4. Accept it as is, and agree that future edits the original author makes to it will automatically flow through to our wiki.

So let’s say that person accepts it as is. But then they notice that there are a number of spelling errors in it, and also that the section on the “Understanding by Design” approach is a bit lengthy. So they pull out the Understanding by Design stuff into a separate article,  link it, and fix the spelling errors. When saving it they put in the notes box that they did minor spelling edits and a pull-out of the UbD section.

So now everyone in the federation gets two notifications. First of all, the article has been updated. So they get notified of that. They also see the new article the reviser split off.

Not everything would have to flow through the federation. I might just edit the contact information on an article and decide to check the “Do not syndicate” box before I post. Entire portions of my site may not be federated. It may be that only one subdirectory or namespace is federated.

But you can start to see how this works. It’s like a wiki, but instead of editing a single copy, you “fork” one (and this, again, is the insight of Ward — on a wiki every page has an edit button; on a federated wiki, every page has a fork button). Changes flow back and forth through the network, but everyone maintains control of their own copy. And best of all, the backend would handle credit, so people who wanted to track who did what for the article could easily do that, and so that people who create broadly used pieces could get credit for their work (and warm fuzzy feelings about the amount of use it gets).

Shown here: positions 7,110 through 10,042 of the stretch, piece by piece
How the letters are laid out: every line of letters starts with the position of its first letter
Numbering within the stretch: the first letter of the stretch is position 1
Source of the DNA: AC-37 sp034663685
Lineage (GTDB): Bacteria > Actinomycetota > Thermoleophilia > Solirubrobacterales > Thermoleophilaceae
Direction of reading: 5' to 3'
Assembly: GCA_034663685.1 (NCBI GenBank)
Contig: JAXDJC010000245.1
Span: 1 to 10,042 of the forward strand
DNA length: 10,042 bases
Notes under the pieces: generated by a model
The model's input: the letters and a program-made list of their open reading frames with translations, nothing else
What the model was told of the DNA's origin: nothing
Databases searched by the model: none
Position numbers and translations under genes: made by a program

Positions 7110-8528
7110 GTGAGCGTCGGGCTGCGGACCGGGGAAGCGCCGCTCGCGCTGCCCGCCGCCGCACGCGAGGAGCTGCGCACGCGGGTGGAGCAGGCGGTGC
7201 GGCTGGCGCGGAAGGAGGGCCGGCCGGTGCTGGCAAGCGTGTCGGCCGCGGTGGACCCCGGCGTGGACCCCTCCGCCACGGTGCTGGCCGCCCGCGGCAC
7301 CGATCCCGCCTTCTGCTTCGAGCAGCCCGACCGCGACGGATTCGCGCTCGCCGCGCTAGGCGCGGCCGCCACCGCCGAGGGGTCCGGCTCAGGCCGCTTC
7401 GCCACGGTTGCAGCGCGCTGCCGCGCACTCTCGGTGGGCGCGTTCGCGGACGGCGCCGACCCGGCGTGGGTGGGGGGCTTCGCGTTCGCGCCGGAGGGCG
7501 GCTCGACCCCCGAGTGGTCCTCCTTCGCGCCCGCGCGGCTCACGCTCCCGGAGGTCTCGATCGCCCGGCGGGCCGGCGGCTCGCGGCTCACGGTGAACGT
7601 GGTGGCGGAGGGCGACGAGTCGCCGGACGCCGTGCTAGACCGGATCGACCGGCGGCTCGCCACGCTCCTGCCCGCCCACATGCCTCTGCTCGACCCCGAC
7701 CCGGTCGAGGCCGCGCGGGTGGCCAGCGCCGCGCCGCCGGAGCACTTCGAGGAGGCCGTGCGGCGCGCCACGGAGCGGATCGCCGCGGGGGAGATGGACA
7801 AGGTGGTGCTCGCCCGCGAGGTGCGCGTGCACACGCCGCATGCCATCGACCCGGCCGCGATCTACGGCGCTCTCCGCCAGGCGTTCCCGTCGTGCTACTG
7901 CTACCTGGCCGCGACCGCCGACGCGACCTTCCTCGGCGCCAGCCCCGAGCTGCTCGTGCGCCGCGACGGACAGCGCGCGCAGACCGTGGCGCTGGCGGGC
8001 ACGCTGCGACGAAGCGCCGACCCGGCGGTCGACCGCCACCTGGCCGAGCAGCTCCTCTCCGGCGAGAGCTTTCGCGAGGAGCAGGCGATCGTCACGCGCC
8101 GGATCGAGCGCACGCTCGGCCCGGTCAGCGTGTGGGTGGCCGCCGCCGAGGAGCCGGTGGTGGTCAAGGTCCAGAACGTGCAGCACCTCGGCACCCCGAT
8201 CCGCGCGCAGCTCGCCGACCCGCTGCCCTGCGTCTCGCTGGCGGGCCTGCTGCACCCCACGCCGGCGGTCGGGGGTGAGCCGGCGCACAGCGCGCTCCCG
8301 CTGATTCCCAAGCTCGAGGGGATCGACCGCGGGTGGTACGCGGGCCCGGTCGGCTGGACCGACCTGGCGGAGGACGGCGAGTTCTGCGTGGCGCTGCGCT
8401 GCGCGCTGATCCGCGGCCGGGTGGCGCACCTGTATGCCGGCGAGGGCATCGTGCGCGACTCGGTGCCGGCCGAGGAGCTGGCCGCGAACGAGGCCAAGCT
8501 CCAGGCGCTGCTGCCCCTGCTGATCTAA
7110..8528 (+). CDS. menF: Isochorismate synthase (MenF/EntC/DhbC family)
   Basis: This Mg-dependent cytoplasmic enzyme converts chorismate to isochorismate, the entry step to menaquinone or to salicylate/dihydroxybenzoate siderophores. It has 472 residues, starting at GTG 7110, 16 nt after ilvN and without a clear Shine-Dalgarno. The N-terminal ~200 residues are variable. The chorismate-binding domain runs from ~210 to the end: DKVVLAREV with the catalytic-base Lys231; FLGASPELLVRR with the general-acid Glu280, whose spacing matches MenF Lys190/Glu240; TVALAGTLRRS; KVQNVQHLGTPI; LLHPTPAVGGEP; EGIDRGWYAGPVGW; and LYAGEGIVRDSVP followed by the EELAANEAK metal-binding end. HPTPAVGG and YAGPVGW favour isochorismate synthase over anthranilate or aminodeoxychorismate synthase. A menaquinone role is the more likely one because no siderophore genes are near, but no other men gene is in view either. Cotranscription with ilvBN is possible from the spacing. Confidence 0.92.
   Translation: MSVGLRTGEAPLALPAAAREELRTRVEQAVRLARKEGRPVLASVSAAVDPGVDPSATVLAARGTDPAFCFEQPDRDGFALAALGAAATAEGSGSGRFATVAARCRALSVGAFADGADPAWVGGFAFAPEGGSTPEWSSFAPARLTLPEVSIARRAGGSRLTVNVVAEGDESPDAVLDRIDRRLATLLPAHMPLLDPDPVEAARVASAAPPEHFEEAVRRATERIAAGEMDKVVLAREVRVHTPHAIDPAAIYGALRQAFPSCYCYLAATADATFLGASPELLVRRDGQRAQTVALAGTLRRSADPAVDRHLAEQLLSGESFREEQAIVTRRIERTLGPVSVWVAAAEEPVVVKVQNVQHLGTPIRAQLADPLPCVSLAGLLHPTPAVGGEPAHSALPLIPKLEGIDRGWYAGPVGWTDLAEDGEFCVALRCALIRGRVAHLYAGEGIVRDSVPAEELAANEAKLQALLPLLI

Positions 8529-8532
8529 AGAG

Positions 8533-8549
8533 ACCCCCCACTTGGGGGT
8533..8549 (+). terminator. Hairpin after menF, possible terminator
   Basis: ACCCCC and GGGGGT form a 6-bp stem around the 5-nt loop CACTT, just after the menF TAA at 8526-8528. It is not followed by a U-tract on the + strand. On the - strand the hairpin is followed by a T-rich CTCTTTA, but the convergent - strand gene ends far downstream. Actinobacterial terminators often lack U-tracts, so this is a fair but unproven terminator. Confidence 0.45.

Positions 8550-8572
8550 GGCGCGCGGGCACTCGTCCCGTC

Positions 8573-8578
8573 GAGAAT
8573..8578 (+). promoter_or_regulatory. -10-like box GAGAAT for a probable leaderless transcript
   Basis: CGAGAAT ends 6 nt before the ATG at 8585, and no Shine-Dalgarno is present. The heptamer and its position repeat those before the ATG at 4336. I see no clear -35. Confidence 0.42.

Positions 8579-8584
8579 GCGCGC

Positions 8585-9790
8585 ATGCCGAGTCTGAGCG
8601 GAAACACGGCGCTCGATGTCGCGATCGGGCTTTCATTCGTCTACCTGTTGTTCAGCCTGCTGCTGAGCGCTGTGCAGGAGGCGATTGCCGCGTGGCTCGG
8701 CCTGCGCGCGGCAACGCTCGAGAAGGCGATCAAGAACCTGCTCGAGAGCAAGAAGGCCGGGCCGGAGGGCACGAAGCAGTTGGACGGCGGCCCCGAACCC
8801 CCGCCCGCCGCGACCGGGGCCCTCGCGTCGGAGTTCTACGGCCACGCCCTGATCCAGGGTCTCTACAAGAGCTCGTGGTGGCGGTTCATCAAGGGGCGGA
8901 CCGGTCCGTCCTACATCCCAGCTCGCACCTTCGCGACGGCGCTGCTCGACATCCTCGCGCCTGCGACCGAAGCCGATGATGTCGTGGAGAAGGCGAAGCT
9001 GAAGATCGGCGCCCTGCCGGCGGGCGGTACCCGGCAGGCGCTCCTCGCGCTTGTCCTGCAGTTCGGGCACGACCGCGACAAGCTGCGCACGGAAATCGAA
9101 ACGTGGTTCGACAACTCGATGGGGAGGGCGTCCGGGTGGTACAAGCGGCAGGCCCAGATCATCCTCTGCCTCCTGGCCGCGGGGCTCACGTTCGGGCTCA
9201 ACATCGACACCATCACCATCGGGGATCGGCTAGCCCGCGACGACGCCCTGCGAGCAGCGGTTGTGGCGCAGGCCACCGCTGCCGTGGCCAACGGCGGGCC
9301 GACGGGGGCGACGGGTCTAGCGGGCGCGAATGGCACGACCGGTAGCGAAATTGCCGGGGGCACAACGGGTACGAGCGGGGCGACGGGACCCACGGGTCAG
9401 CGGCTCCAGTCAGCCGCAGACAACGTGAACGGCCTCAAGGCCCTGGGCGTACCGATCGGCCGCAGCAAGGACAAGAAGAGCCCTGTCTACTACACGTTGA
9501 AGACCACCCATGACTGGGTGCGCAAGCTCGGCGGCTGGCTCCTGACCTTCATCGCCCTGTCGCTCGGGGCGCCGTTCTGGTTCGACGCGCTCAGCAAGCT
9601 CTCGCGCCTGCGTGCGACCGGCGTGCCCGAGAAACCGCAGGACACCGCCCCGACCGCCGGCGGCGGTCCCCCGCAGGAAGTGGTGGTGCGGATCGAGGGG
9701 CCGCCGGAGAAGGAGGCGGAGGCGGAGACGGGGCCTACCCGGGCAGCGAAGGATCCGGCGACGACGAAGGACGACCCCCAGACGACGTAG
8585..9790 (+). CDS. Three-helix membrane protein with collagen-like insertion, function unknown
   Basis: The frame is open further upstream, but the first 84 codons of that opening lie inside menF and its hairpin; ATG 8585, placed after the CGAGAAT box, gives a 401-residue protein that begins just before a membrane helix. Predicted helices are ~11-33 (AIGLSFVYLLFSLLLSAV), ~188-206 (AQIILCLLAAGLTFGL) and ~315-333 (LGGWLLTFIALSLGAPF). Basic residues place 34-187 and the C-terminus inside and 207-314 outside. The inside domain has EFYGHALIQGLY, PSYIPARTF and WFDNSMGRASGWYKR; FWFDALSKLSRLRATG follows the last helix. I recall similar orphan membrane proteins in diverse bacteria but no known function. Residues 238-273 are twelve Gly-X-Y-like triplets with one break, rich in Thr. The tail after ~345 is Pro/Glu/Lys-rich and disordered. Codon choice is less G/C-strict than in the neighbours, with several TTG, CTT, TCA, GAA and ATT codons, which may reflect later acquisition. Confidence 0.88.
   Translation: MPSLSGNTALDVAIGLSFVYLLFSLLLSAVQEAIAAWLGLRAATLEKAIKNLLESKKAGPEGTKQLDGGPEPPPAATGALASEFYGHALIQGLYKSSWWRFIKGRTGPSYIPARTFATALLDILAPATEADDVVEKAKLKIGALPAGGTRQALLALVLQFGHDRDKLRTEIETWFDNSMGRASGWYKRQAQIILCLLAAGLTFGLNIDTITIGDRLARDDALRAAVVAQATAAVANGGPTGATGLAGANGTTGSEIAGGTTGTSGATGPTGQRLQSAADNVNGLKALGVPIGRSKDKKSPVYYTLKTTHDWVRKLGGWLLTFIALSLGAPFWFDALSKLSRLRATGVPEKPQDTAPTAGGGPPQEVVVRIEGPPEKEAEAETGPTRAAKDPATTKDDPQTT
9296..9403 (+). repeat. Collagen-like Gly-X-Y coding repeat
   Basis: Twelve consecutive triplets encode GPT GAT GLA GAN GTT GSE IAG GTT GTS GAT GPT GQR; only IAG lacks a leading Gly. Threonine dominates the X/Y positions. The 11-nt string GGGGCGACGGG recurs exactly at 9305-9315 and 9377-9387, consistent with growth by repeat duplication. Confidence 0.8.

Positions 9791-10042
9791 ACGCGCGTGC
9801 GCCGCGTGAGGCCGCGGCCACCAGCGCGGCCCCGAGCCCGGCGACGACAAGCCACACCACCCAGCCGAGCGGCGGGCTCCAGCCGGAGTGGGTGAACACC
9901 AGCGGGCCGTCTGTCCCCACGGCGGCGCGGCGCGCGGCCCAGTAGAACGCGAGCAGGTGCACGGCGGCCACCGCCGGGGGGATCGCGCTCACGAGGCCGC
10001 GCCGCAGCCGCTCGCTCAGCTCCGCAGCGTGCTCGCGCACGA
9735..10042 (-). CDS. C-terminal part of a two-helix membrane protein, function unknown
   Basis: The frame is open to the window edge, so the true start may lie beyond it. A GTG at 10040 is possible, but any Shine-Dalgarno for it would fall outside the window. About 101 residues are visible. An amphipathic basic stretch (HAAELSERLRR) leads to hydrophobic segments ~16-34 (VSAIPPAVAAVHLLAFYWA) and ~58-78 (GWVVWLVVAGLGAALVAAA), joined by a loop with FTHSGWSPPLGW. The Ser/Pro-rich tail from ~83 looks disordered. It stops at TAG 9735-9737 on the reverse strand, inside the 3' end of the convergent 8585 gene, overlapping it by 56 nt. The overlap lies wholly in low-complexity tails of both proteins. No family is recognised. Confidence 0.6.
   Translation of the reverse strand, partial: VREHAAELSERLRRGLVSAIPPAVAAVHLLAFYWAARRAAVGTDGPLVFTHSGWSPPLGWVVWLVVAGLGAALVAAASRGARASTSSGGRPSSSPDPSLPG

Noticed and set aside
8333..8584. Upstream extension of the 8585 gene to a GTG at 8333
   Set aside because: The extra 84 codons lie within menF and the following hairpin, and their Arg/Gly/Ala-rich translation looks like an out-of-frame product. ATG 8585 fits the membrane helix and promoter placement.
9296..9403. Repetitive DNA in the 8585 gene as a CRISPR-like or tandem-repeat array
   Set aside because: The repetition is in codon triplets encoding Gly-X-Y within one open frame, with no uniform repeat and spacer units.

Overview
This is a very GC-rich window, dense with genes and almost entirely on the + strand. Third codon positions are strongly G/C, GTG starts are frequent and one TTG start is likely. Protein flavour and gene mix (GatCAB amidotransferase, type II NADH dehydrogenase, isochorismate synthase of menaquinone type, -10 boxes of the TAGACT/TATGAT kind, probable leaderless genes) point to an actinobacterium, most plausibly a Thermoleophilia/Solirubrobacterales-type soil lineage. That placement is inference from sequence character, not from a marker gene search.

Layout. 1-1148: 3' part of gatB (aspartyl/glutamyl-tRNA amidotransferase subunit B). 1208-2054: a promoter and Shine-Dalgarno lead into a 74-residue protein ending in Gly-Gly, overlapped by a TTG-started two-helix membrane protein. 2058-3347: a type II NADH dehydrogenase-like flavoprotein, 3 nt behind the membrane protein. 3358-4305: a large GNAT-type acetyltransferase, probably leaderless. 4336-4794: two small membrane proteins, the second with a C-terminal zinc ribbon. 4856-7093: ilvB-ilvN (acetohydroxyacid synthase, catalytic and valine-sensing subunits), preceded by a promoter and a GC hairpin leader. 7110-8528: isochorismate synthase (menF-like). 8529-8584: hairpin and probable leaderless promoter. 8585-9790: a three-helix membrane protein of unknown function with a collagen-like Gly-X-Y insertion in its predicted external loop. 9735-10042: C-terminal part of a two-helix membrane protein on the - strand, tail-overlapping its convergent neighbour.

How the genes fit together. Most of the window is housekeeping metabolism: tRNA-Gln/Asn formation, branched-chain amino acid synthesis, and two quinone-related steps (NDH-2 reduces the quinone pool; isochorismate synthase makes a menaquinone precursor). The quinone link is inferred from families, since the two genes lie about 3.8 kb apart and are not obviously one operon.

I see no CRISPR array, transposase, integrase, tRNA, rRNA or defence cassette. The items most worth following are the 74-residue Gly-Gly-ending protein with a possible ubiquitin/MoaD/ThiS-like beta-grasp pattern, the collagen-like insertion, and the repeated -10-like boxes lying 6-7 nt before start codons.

Academic & Pedagogical Uses

I actually started exploring this idea not because of support sites, but because of barriers I hit with an instructional design project called Water106. The idea seemed simple — get multiple classes from multiple institutions to interact in a common space of the web.  So if we were all looking at the issue of water from different scientific, engineering, and political angles we could produce a mega-wiki on water.